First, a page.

So last weekend I went to the fall trade show of the New Atlantic Independent Booksellers Association, held in the beautiful (gah) Tropicana in Atlantic City. Not being a gambler, I have the usual appalled reaction to people who don't look like they can afford it throwing their money down machines in an imitation colonial port where the light never changes. Worse than the fake insides of the giant casino/hotels – or just bad in a complimentary way – is the outside world of Atlantic City: boarded up storefronts, pawn shops, by-the-hour hotels, and the inevitably jaded Jitney bus drivers. The boardwalk I do like – its cheerful seediness reminds me of Coney Island – but the rest of the city depresses the heck out of me. I actually saw one giant used-book-store-slash-antique-shop on the bus ride to the hotel, but I've never heard of the independent bookstores of Atlantic City. Certainly none were represented at the show.
At the show itself, however – in our set of meeting and eating rooms off the main casino floor – I felt the mood was refreshingly optimistic. I attended this NAIBA fall show for the first time last year, and almost came to harsh words with another bookseller (who later became a friend) because I felt their attitude about the plight of independents was defeatist and flawed. (To be fair, that bookseller, Dean Avery of Ariel Books in New Paltz, was forced to announce the closing of his store this year. He had reason to be pessimistic, and we'll miss him.) Publishers don't care about us, chains are pushing us out, people are using Amazon instead of brick and mortar stores, we have to discount ourselves out of existence – common and possibly reasonable complaints, but as a fresh-faced young bookseller who's just found her life's work, I was puzzled and bit indignant that the joy seemed to have gone out of my fellow booksellers, that they faced the future not with fresh plans and new excitement but with a sense of dread, just trying to keep their heads above water. As a New Yorker, I realize booksellers in this town may have an easier time of it than most, but we still face competition from the same sources. I learned some good tips and made some good friends, but I determined to think differently and look for the change to come.
This year, it seemed the change had come, or is coming. The keynote speaker was Betsy Burton, owner of The King's English in Salt Lake City – hardly known as a bastion of the literature-reading public, but Betsy has made good in an incredible way. A cheerful and forceful personality, Betsy has been at the forefront of the Buy Local First movement in her area, and she has great reports about the increasing consumer awareness of the negative effects of chain stores, and of the importance of community which locally owned businesses provide. There are a number of recent studies from various cities (they're available on the ABA website, www.bookweb.com) showing that a much higher percentage of every dollar spent in local businesses stays to recirculate in the community (as opposed to those spent in chains, which tend to go to national headquarters and fail to help the local economy). Armed with this and other data, and led in many cases by local bookstores, "Local First" movements are springing up around the country at a grassroots level. My favorite is the "Keep Austin Weird" movement, which has been very successful in raising consciousness about preserving unique local businesses in that most enlightened of Texas cities. Betsy assured us that the tide has turned, that a backlash is starting against "the chains" (as we indies contemptuously clump them), and that there is hope for vibrant local scenes where bookstores, especially, can thrive. There was some skepticism in the room, and clearly stores face different situations depending on their own local economics, demographics, and other factors. But there was a resoundingly positive response to these encouraging new ideas, and I found it set the tone for the rest of the show.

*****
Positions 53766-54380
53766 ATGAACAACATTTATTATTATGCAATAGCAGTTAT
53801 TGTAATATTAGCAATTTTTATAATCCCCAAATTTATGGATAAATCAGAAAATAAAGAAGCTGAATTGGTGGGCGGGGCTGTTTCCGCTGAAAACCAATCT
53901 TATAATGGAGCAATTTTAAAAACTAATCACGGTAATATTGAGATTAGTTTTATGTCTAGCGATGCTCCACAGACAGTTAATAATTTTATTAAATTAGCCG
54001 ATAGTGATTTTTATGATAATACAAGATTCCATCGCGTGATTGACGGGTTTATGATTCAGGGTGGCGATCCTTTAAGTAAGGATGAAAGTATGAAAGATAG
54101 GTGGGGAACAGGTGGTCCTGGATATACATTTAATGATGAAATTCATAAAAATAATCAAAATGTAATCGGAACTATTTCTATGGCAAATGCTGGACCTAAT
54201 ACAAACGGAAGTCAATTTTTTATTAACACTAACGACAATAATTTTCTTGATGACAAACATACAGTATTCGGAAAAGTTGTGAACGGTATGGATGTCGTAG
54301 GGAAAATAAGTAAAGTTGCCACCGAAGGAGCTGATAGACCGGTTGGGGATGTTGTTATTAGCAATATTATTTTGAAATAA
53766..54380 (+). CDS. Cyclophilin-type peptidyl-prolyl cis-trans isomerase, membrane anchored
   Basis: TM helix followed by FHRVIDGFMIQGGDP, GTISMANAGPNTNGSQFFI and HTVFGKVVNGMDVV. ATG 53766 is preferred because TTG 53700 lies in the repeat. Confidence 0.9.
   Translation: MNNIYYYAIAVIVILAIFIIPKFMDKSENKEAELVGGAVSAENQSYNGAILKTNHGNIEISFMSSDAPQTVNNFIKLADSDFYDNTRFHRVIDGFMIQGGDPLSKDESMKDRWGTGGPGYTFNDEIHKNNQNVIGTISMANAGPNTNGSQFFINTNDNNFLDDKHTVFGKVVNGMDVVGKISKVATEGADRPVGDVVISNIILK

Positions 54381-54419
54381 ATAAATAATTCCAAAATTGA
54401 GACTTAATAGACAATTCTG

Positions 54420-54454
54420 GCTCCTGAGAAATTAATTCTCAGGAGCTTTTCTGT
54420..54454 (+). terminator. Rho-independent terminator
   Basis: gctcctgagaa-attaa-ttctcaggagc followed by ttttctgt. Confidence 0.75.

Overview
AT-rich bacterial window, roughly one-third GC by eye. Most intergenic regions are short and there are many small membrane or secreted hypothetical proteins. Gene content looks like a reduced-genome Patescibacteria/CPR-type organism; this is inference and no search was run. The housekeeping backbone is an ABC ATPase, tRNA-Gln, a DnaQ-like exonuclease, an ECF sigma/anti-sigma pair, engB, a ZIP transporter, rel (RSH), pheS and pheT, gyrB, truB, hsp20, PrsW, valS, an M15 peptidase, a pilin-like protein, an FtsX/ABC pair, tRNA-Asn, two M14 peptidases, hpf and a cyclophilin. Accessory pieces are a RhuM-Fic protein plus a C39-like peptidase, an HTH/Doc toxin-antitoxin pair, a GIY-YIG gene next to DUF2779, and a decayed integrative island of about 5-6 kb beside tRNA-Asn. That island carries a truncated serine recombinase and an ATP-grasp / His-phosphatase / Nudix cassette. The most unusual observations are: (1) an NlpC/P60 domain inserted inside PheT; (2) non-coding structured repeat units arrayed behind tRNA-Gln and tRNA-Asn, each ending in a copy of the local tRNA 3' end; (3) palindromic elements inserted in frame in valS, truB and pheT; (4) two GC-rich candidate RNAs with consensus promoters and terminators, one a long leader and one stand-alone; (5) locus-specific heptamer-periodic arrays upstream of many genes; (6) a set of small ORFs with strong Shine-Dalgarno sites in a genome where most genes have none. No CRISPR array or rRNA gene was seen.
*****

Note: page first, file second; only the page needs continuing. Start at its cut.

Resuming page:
NAIBA and the Tropicana fed us very well, and booksellers were treated to meetings with lots of authors over lunch and dinner. Jonathan Safran Foer and Pete Hamill both spoke at lunch, and both made me proud to live and read in Brooklyn. The show floor itself was a chance to meet the sales reps we talk to on the phone, and of course to pick up some swag in the form of reading copies of books to come. I have some favorites, of course, which I'll discuss in detail in the next installment. The most relevant title, perhaps, is one called REBEL BOOKSELLER, written by a longtime indie bookseller with an eye toward starting local stores and competing successfully with chains. It's published by Vox Pop, the publishing arm of a new indie store right here in Brooklyn. I can't wait to visit the store and read the book, and I'll give the full report here when I do. BOOKMARK NOW, a collection of pieces on 21st century writing and publishing edited by Kevin Smokler, is one I've read already which was also on display, and I had a good conversation with the Basic Books rep about its relevance for the exciting new developments in the literary world.
The theme of the trade show (because it has to have a theme, just like the senior prom) was "Sea Change By The Seashore", with an adaptation of the passage from The Tempest: "Bookselling but doth suffer a sea change, / Into something rich and strange." It's an oddly high-flown motto (and what do we mean by "strange"?) but, I think, prescient. Things are changing, in publishing, in retail, and always in writing. Bookstores are at the crossroads of these changes, and it's exciting to be here and involved at this particular moment.
I just hope next year they have the show in Baltimore.
Public Talk at Waikato Museum
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